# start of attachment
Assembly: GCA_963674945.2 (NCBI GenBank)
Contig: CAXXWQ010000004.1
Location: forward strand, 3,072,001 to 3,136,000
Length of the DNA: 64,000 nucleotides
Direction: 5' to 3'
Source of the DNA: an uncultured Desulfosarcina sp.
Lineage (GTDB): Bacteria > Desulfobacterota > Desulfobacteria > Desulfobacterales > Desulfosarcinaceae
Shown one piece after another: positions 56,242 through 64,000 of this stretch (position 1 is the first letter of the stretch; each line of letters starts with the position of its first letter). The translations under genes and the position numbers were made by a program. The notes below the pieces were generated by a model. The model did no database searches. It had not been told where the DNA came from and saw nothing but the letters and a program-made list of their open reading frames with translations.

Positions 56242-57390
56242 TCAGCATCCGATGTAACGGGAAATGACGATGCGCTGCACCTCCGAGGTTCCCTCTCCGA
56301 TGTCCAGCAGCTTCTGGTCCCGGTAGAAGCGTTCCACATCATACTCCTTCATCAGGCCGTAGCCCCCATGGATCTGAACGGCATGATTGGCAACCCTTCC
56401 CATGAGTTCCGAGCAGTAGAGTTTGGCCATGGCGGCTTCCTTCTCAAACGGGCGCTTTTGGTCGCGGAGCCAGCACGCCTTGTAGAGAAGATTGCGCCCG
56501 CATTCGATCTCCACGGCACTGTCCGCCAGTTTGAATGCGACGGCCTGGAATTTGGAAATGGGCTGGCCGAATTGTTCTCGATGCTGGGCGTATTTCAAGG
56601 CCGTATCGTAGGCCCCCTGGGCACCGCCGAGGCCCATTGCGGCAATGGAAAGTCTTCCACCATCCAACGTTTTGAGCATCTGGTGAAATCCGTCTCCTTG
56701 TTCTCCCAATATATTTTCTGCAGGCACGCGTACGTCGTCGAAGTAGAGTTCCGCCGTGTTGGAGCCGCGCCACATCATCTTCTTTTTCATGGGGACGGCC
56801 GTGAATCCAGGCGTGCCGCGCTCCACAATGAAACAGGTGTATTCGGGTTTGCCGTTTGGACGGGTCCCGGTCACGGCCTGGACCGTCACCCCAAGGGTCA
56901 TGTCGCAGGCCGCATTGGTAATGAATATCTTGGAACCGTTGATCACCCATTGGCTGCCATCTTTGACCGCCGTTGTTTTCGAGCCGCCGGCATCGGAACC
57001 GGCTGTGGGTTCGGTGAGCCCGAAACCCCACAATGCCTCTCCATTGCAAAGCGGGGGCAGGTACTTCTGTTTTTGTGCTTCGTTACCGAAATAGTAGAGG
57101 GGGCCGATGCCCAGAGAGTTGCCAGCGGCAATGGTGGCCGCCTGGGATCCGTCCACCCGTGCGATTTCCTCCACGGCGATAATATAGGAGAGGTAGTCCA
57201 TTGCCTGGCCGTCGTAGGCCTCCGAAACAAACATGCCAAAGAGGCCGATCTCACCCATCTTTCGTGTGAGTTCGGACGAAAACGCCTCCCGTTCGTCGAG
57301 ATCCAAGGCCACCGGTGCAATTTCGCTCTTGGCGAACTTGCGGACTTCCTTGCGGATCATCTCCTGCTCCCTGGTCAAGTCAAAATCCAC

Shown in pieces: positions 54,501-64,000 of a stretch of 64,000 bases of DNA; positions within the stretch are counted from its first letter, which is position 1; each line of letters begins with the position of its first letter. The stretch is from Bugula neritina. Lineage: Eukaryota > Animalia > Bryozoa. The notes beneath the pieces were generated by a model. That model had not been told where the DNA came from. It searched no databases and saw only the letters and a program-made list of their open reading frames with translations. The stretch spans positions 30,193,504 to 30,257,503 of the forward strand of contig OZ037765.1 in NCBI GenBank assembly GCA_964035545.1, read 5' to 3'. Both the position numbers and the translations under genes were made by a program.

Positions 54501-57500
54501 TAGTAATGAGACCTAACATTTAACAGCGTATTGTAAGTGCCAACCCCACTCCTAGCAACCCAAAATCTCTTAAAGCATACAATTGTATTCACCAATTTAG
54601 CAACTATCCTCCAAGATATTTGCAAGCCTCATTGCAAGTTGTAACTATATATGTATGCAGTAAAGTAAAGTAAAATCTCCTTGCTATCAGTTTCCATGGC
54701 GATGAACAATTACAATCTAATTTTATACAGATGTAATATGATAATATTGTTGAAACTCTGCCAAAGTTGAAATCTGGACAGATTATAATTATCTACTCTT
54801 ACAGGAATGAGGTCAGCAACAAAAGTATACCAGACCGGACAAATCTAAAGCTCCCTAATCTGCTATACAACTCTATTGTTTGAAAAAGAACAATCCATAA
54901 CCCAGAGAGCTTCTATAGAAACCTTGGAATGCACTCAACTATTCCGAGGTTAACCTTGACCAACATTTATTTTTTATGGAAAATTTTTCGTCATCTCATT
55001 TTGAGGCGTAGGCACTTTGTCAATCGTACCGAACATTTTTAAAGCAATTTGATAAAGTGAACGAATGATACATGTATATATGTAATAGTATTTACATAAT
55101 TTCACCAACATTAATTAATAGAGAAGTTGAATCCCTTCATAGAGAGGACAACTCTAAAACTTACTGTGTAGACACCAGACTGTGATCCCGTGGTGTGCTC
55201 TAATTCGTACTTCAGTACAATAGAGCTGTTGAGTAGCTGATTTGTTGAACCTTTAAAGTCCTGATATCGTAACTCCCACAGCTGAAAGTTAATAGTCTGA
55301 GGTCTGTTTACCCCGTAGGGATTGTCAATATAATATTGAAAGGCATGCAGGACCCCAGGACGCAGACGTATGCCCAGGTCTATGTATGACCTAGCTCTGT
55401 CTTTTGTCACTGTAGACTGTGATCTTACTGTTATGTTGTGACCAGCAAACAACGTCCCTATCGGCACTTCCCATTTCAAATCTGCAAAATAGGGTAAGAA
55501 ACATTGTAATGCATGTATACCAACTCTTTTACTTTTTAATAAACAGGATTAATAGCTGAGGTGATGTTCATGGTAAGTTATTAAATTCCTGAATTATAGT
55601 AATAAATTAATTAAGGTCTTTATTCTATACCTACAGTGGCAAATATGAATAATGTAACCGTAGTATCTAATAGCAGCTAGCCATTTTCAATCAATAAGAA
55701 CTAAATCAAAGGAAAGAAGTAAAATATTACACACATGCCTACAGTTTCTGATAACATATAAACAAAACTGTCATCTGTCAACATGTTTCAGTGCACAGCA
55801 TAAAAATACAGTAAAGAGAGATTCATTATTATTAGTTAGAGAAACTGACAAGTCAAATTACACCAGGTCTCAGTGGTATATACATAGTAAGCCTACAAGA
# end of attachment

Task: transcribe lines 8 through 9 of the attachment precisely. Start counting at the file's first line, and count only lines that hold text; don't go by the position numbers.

Shown one piece after another: positions 56,242 through 64,000 of this stretch (position 1 is the first letter of the stretch; each line of letters starts with the position of its first letter). The translations under genes and the position numbers were made by a program. The notes below the pieces were generated by a model. The model did no database searches. It had not been told where the DNA came from and saw nothing but the letters and a program-made list of their open reading frames with translations.

Positions 56242-57390